Tribal colleges struggle with underfunding and limited support. Through advocacy, research, and program initiatives, AIHEC is working to redress such inequities.
By sharing their own stories with congressional delegations, tribal college students are empowered and provide testament to the far-reaching impacts of tribally controlled higher education.
Advocacy entails building relationships, trust, patience, and an abundance of time. In today’s polarized political climate, this task is all the more challenging, but not impossible.
Sitting Bull College student Floris White Bull reflects on her experience visiting Washington, DC, during AIHEC’s Capitol Hill week.
In reflecting on his four decades of takin’ it to the Hill, the longtime tribal college leader discusses how national politics have changed over the years.
The success of the tribal college movement is critical to the sovereignty, self-determination, and well-being of Indian nations.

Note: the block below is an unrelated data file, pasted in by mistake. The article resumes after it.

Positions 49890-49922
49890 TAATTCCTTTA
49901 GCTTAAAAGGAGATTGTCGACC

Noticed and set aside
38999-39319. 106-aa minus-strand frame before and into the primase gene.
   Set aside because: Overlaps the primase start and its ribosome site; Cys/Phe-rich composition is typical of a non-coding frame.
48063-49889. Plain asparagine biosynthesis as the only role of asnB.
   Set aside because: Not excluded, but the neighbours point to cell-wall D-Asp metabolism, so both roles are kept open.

Throughout his long and extraordinary career, Gipp has been a champion of education and a champion of justice for the tribal college movement.
“My Osage sister waved and dropped to the ground, her green dress straining across narrow shoulders as she turned to help Sarah, the missionary’s wife…”
By Tanaya Winder
West End Press (2015)
Review by Joan Kane
Edited by Dennis K. Norman and Joseph P. Kalt
University of Arizona Press (2015)
Review by Lori Lambert
By Dorothy Aguilera-Black Bear and John W. Tippeconnic III
University of Oklahoma Press (2015)
Review by Michael D. Wilson
By Paul Boyer
Salish Kootenai College Press (2015)
Review by Marjane Ambler